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Friday, July 1, 2022
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MOHS, partners hold engagement on WASH behavior survey

By Ibrahim Kabba Turay

The Ministry of Health and Sanitation in collaboration with the United Nations Children Fund (UNICEF), the Ministry of Water Resources, on 20 June 2022, held a start-up stakeholders meeting on  Water Sanitation and Hygiene (WASH)  Behavior Survey and Sanitation Policy Implementation Guidelines Development under the National Sanitation and Hygiene Game Plan.

In his keynote address at the stakeholders’ meeting held at the Bintumani Hotel, Deputy Chief  Medical Officer, Dr. Mustapha Kabba, disclosed that Sierra Leone has been faced with a major challenges of WASH  due to the lack of safe and clean drinking water resources, inadequate use of handwashing facilities and the accessibility of basic sanitation services especially during  the COVID-19 pandemic.

He added that access to basic water supply services stands at 56% and access to basic sanitation services is at 18.5%, adding that, Sierra Leone is alarmingly off track to achieve the Sustainable Development Goal  (6).

He, however, acknowledged that some progress has been made in improving access to basic water supply services, access to basic hygiene and sanitation services with a percentage of (7%) increase recorded in the past two decades. Dr. Kabba further intimated that the situation is even dire, considering the progress against the SDG indicators of safely managed water supply and sanitation services at the percentage of 11% and 14% respectively.

The Deputy Chief Medical Officer also acknowledged that the information management remains a critical need in the WASH sector in Sierra Leone. He intimated that there have been efforts to develop and harmonize indicators and tools for tracking results under the WASH sector. Despite the aforesaid efforts, Dr. Kabba also maintained that the uptake and implementation of the M&E framework and use of the existing tools, remain a perennial challenge.

“Tracking of WASH behaviors has been worse hit by this paucity of data and systems for collecting and updating them. Routine data collection and updates are currently not place at any level, while the existing Wash infrastructure data has become stale and obsolete,” he said.

Dr. Kabba further states that should Sierra Leone make progress towards achieving the WASH SDGs, then there was a critical need for accelerated investment in the sanitation sector with robust system to routinely track the improvement in WASH requirement.

He also justified the need for a conscious effort to streamline, systematize and scale-up evidence generation and data management in the sector. He disclosed that the availability of reliable and up-to-date data for the sector would make room for sector wide planning, priority settling, effective resource mobilization and application which will promote governance accountability, value for money, and overall programme sustainability.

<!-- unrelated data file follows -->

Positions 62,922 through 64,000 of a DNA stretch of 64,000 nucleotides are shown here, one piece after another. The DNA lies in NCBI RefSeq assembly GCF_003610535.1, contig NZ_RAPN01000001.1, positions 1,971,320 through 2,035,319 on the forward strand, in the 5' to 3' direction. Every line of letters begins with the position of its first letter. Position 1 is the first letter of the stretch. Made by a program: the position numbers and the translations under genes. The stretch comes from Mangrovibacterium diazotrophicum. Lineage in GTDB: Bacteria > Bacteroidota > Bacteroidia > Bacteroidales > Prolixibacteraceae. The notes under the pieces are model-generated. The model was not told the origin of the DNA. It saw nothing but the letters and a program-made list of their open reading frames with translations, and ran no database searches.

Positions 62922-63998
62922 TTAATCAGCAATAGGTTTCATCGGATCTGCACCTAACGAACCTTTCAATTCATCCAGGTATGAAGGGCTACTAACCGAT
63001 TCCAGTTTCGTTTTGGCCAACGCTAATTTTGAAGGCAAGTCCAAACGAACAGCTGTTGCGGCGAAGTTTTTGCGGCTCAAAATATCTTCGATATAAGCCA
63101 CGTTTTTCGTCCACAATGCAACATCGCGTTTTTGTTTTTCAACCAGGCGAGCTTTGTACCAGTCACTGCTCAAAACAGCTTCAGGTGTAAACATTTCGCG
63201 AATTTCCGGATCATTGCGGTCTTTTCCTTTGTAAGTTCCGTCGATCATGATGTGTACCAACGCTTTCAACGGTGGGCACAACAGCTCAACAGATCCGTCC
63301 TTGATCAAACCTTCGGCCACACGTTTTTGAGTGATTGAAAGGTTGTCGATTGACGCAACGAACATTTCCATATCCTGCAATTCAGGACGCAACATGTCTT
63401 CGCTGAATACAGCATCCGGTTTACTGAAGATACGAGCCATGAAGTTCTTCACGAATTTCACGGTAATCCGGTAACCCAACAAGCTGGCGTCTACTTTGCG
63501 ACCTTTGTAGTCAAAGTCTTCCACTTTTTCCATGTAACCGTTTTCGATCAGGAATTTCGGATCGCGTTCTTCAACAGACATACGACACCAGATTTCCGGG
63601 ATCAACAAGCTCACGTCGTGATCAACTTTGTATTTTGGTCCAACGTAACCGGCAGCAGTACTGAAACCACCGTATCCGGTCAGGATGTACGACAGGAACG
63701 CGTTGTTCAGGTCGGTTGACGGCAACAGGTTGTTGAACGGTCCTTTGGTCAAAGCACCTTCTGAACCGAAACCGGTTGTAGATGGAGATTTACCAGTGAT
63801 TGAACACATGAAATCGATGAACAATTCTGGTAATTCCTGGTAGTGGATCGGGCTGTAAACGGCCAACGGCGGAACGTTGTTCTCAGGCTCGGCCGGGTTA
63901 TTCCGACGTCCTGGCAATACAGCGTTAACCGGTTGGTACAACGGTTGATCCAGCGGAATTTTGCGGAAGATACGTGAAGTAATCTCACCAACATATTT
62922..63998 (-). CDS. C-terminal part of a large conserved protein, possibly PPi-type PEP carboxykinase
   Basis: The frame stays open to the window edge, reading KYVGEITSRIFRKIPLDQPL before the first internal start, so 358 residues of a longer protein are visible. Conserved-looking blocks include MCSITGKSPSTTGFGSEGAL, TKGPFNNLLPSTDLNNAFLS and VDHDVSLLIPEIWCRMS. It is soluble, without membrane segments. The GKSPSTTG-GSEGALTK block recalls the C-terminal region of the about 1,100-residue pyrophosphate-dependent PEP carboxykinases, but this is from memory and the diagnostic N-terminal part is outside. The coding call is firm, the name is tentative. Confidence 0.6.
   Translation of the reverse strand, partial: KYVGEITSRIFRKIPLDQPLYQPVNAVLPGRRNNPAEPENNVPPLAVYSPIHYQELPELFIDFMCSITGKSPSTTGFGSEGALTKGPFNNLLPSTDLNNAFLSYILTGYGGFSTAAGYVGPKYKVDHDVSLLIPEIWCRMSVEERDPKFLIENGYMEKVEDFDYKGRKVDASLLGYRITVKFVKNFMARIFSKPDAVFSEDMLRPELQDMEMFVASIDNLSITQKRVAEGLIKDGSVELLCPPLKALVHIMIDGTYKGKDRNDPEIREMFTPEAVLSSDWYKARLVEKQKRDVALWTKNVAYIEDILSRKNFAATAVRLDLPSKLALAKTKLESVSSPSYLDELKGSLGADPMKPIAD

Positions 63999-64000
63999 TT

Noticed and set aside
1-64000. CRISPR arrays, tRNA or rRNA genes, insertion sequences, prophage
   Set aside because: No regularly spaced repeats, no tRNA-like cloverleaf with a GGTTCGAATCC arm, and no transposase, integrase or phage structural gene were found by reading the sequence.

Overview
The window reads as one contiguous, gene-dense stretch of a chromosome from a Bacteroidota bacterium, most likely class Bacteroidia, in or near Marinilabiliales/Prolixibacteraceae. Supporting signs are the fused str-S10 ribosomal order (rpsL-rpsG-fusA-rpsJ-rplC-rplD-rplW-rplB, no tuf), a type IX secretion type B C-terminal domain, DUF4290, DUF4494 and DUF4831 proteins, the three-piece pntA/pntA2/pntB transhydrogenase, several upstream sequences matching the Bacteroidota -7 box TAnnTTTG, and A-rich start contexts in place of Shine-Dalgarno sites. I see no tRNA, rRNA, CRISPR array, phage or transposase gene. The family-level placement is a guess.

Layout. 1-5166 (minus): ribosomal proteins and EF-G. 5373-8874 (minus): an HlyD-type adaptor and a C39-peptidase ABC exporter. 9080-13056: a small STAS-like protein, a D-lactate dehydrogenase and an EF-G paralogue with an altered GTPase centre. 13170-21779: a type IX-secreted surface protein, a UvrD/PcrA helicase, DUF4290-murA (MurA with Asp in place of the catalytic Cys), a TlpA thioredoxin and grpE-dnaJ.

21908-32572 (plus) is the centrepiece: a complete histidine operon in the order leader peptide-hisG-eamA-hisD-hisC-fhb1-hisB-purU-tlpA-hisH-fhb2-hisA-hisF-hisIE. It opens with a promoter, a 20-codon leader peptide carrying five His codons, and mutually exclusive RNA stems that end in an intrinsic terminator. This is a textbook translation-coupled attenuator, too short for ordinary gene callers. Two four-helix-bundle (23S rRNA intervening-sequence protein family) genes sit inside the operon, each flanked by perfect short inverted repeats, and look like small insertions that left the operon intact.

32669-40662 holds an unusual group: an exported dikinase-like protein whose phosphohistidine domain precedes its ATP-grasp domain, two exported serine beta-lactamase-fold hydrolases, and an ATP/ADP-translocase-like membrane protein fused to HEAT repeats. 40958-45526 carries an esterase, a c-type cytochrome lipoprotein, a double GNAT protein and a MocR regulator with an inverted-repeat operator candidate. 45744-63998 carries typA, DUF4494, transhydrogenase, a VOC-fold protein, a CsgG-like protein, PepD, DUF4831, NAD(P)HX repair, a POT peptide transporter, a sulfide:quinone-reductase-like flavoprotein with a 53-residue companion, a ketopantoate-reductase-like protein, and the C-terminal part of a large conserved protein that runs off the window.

In his statement, the UNICEF Representative to Sierra Leone,Bishnu Timilsina-Chiefi, expressed that Water, Sanitation and Hygiene are basic human rights which everyone is entitled to.

He added that universal access to water, sanitation and hygiene services is also key to the attainment of other SDGs, particularly Goals 3 and 4 which are related to quality of healthcare and education and gender equality. He further stated  that sanitation and hygiene services are well articulated in the Sustainable Development Goal 6.2.

Bishnu Timilsina-Chiefi  continued that more  than 6.8 million people representing 80% in Sierra Leone, do not access safely managed sanitation services which cause open defecation and use of unimproved or unsafe sanitation facilities.

He added that 79% of the Sierra Leone population lack access to basic hygiene services. He referenced the 2019 WHO/UNICEF joint Monitoring Programme (JMP) report alluding that, only one in five schools in Sierra Leone do children have access to basic sanitation and services and 11% of healthcare facilities do not have toilet facilities.\

The UNICEF representative also  acknowledged that poor sanitations  leads to contamination of  drinking water resources, rivers, pollutions, beaches and food crops, spreading deadly diseases among the wider population.  In Sierra Leone, he said, 9 in 10 persons use drinking water resource contaminated with feces,adding that, 1 out of every 14 children under  five years in Sierra Leone suffer from Diarrhoea linked to unsafe water, sanitation and poor hygiene.

“I appreciate the Government of Sierra Leone for good progress so far made in the WASH sector. But huge disparity exists between the rural and urban, richer and poorer households. Still, for many people in Sierra Leone, access to toilets and hand hygiene facilities  in their homes, workplaces, schools and hospitals is far out of reach,” he said.

He concluded by reaffirming that the availability of reliable and up-to-date data for the sector will make room for sector-wide planning priority setting, effective resource mobilization and application. Overall, he reiterated that such policy formulation would promote sector governance, accountability, value for money and overall programme sustainability. He also called on the line Ministries to use the routine survey in order to appraise the status of the WASH services and behaviors from the users’ perspective, while focusing on users’ perception of service levels, access participation, satisfaction and sustainability.

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